HIGH SCHOOL HUSTLES
Looking back from these high digit birthday numbers, I marvel at some of the things I have done to make a buck or a gain. I believe that the account of activities that follows are all legal—well, except one, which will be used as an object lesson that crime doesn’t and shouldn’t pay.
While still a young lad in Beaumont, I learned of a business that today we would call a recycling center would pay good money for yesterday’s newspapers, so with my trusty Western Flyer I patrolled the neighborhood soliciting back issues of the Beaumont Enterprise and Journal—or whatever newspaper that household accumulated. Of course, my parents spent about as much on gasoline, as I earned, hauling me and my pounds of printed pulp to the center, and gasoline was only about 20 cents per gallon then.
When strenuous physical work became too much for him during my father’s long declining illness, he peddled pecans, live chickens, and produce retail from a rented storefront in downtown Beaumont, and wholesale to neighborhood grocery stores. Once he paid me $20 to get in the truck and catch chickens a grocer had bought—probably for a no more than $5. $20 was the price of the bicycle I coveted.
In those days, soft drink bottles could be returned to all places that sold them when full of their particular beverage and the returnee could claim a two-cent deposit on each, no questions asked about who the original purchaser might be. Big spenders often did not bother with this process, instead choosing to leave the litter of their consumption in vacant lots and other public places. When I focused on this potential bonanza, no abandoned bottle escaped my greedy fingers. Usually I would wait until I had accumulated a case of empties to claim my 48-cent reward—then spend it on more colas and candies.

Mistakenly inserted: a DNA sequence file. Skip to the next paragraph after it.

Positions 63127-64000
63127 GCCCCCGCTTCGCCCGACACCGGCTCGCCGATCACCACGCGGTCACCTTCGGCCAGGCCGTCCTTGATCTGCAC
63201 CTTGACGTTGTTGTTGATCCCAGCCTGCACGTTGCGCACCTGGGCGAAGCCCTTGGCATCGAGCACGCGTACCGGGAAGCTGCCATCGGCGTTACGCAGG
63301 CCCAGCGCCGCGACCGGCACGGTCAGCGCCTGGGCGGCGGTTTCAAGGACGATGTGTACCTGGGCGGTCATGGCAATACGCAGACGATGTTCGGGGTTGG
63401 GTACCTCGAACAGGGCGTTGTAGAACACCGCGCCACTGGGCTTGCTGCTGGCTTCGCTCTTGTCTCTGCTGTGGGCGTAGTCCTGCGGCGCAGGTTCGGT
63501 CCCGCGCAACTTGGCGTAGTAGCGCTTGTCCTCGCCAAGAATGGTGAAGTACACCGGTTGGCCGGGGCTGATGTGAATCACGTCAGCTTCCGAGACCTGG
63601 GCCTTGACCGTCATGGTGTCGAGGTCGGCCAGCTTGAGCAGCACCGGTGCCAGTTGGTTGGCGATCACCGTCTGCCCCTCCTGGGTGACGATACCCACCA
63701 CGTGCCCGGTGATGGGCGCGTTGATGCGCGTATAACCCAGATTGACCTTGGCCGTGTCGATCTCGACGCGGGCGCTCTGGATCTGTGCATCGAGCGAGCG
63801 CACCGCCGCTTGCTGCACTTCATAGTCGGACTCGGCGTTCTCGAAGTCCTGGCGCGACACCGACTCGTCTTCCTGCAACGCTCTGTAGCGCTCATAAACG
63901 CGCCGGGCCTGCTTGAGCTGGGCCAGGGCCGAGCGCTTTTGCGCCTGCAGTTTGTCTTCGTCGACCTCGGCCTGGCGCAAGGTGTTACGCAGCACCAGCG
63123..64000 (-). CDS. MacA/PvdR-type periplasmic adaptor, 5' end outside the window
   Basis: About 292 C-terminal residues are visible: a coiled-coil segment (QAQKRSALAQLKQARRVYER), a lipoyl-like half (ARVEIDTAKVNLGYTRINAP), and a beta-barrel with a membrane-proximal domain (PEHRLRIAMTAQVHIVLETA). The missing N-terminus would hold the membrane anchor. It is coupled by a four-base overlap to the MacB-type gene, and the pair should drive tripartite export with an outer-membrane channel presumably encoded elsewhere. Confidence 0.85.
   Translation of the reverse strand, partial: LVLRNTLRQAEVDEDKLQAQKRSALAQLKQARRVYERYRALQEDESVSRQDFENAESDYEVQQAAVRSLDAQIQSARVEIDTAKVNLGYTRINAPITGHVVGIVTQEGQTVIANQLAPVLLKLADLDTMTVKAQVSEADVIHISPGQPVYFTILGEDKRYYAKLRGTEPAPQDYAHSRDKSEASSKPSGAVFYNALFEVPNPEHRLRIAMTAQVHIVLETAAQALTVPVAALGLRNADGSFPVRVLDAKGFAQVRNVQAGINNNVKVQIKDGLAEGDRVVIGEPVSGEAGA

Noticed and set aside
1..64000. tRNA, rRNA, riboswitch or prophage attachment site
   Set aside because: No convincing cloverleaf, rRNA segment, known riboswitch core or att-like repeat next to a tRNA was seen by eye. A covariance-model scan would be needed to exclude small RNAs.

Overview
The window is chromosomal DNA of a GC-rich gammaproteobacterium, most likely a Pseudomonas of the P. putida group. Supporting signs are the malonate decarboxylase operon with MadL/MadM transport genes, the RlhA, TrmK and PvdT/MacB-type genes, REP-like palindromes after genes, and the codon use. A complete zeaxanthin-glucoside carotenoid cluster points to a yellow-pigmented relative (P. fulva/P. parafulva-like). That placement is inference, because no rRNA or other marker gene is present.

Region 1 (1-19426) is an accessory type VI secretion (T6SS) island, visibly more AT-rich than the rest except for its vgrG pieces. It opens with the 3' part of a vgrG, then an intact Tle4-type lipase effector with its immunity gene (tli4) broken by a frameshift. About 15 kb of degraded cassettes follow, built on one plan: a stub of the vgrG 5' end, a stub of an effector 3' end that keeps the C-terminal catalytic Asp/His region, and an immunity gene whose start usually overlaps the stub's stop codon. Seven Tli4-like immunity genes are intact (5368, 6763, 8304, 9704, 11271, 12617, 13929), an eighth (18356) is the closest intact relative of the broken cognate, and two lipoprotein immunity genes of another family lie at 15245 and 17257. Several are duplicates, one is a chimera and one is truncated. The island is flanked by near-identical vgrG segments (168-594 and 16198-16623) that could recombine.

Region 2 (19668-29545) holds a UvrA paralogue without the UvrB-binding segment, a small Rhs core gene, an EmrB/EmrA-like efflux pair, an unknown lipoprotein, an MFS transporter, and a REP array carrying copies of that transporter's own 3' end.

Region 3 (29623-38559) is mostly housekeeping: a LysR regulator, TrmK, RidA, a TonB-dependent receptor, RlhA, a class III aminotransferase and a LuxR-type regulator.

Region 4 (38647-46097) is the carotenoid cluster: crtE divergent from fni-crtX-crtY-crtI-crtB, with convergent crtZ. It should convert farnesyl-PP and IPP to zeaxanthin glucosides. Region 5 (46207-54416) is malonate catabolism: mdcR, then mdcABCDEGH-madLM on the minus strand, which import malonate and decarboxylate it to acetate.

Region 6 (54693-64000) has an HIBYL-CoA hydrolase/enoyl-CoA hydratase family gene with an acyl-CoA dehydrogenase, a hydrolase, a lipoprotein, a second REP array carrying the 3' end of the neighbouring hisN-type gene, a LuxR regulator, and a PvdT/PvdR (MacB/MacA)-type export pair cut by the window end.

While serving as editor of my high school newspaper, The Buffalo, published twice monthly, I asked the manager of the Jefferson Theatre for advanced information about films booked to screen there so I could write reviews about them while they were showing. I swear I didn’t know he was going to also give me passes to view those very films.
Now, to show that crime doesn’t pay. Once, I wrote a term paper for [name deleted to protect me], for $20. A guilty conscience, plus cold feet, talked me into returning the money then praying that the teacher would not identify the similarity of writing style and the one word—parliament –that I misspelled consistently throughout both papers.
God is good. My penance is that I ALWAYs give cheaters in my class a second chance. After all, I’ve used up a few of them myself.
Archie P. McDonald was a professor of history and Community Liaison at Stephen F. Austin State University. His commentaries were also featured each Friday morning on Red River Radio.